A levy of Rs 10 on every tonne of coal produced will be imposed by the Coal Mines Provident Fund Organisation (CMPFO) on its member producers, including Coal India and Singareni Collieries. The levy will help bridge an asset-liability mismatch that was predicted to completely deplete the pension fund by 2028.
The levy is estimated to raise Rs 650 crore from Coal India this year if it manages to meet its yearly production target. The resulting increase in the cost of power generation would be less than 1 paisa per unit, a Coal India executive said. It will, however, benefit some 5 lakh pension holders and ensure provisions for future pension payments for another set of at least 4.8 lakh coal employees in the future.
The trustee board of CMPFO, at a meeting chaired by the coal secretary, last week decided to adopt some of the recommendations by an in-house panel, including enhancement of the government’s monthly contribution to Rs 249 per employee into the pension fund instead of Rs 26.56 paise per employee per month earlier.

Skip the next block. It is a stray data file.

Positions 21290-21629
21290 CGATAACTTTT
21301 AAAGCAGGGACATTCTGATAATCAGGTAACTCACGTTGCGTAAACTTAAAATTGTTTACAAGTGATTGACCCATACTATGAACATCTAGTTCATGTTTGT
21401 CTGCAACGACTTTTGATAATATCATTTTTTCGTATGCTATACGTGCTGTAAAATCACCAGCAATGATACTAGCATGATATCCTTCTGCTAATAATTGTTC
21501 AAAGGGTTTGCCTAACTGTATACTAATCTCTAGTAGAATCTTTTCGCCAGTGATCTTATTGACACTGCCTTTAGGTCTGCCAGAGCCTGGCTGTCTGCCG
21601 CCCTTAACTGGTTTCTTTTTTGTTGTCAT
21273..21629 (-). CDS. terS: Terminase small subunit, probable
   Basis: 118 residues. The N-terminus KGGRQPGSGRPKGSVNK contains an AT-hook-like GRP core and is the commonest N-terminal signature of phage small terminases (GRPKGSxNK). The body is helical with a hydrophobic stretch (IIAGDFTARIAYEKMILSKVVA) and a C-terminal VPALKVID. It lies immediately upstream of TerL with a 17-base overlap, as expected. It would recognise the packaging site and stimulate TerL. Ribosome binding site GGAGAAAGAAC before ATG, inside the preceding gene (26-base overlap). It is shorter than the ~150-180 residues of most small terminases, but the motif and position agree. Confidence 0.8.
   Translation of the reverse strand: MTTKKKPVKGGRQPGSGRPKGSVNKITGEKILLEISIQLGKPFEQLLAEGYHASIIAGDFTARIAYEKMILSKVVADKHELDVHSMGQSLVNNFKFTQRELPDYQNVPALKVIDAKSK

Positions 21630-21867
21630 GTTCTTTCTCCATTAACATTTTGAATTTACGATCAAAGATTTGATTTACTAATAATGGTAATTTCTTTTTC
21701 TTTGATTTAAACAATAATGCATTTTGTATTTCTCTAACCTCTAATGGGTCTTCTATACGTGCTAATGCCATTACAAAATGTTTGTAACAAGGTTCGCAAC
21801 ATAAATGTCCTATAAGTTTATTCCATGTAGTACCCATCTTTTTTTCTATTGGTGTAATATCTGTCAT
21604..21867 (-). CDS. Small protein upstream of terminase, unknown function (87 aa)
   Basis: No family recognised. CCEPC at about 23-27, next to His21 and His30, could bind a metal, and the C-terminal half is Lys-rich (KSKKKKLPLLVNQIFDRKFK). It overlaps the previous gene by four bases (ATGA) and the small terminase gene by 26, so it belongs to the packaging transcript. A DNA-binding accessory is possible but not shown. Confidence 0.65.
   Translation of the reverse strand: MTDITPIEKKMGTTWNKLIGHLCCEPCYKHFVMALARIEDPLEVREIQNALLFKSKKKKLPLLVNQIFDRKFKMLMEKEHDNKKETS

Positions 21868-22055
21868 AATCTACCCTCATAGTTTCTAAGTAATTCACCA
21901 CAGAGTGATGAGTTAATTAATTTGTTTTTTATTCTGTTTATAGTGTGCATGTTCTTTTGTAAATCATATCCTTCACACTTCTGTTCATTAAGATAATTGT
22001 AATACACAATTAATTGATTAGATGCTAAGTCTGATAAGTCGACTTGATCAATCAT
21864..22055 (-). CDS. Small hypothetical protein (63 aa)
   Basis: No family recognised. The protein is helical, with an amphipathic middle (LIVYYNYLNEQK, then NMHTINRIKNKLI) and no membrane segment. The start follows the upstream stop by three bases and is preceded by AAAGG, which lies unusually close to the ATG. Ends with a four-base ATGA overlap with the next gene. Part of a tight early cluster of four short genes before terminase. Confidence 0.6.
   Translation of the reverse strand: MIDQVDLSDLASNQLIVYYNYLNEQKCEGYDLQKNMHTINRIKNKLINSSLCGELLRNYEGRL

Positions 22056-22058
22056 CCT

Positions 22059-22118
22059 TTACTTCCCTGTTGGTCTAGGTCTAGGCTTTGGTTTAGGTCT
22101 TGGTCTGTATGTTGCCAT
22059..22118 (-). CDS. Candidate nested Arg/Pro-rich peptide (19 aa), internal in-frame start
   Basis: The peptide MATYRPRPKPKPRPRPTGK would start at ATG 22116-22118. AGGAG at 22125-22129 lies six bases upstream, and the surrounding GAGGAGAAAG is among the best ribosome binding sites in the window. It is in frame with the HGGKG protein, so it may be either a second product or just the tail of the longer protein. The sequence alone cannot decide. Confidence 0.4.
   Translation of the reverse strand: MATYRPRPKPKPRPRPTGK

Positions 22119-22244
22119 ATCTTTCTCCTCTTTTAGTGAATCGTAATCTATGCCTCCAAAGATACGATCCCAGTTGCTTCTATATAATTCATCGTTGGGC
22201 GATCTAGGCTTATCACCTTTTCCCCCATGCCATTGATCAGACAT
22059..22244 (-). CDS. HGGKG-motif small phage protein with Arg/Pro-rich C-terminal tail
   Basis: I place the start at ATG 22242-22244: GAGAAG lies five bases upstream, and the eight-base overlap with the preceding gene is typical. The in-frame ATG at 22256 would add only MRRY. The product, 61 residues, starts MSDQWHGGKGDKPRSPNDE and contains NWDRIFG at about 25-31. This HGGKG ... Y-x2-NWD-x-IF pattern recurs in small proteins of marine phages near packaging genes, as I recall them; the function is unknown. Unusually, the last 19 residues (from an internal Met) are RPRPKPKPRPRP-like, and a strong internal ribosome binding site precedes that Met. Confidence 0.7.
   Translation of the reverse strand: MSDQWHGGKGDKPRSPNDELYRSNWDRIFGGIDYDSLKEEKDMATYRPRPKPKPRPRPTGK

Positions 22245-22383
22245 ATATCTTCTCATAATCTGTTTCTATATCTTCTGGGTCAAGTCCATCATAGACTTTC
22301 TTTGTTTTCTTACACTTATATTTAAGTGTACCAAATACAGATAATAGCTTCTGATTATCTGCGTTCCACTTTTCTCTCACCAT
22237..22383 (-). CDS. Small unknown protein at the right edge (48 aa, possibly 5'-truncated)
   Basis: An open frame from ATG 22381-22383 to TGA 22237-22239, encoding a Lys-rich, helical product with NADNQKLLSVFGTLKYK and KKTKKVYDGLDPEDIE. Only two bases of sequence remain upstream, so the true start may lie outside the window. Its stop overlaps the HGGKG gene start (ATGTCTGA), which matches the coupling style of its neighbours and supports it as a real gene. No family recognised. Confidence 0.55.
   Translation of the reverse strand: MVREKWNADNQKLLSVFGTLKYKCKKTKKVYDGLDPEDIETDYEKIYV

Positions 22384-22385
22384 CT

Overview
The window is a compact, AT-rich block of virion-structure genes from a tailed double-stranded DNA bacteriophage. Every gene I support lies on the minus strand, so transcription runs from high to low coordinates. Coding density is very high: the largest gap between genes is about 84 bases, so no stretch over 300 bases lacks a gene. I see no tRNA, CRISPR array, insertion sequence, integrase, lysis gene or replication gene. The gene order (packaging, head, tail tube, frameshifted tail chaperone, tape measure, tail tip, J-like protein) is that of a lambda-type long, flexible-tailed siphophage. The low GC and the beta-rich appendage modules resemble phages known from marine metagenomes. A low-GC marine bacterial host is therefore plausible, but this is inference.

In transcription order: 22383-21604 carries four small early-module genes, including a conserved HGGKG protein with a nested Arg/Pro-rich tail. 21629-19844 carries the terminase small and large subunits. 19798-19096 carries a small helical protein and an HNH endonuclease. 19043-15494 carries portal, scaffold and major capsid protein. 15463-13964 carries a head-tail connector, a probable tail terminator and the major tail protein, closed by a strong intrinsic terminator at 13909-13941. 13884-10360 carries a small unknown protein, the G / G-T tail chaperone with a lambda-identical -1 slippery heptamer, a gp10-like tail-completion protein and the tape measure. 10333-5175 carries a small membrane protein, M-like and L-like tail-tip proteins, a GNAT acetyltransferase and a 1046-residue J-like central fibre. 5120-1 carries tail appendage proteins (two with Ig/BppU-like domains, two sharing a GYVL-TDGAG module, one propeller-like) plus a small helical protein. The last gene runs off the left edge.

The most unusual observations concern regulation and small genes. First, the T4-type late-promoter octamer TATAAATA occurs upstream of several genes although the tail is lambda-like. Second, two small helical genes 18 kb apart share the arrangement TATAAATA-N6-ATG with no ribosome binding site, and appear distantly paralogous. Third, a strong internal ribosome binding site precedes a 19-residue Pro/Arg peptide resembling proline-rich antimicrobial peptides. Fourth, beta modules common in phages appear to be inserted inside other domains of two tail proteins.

“CMPFO is a statutory body under the coal ministry, and decisions taken by its trustee board are binding on member companies and the Centre will accept the recommendations,” said DD Ramanandan, president, All India Coal Workers Federation.
Employees of Coal India, Singareni Collieries, the mining division of DVC, coal mining workers of Sail, Jindal Steel & Power, Jindal Power, Usha Coal Mine, Jayaswal Neco Industries, Monnet Ispat & Energy and Sarda Energy & Minerals are covered by CMPFO.
At the meeting, the trustee board decided against imposing an upper cap of Rs 45,000 on monthly pensions as recommended by the in-house panel. There will be no upper limit on monthly pension payments.
Pensions will be calculated on the basis of 10 months average salary drawn by an employee before retiring – the current practice. The inhouse panel had recommended it be increased to 30 months.
Member employees of CMPFO contribute a monthly amount that is matched by their employers. The bulk of this fund, along with interest and bonus, is returned to the employees as provident fund after they retire. A portion of this contribution goes into a pension fund that provides a steady pension.
According to the last actuarial study, the pension fund was expected to completely go dry by 2023. The study indicated that employees and member companies jointly needed to increase their contribution by some 14% for the fund to sustain in the long run. It was, however, increased by 7% for Coal India recently, which would help the fund sustain until 2028.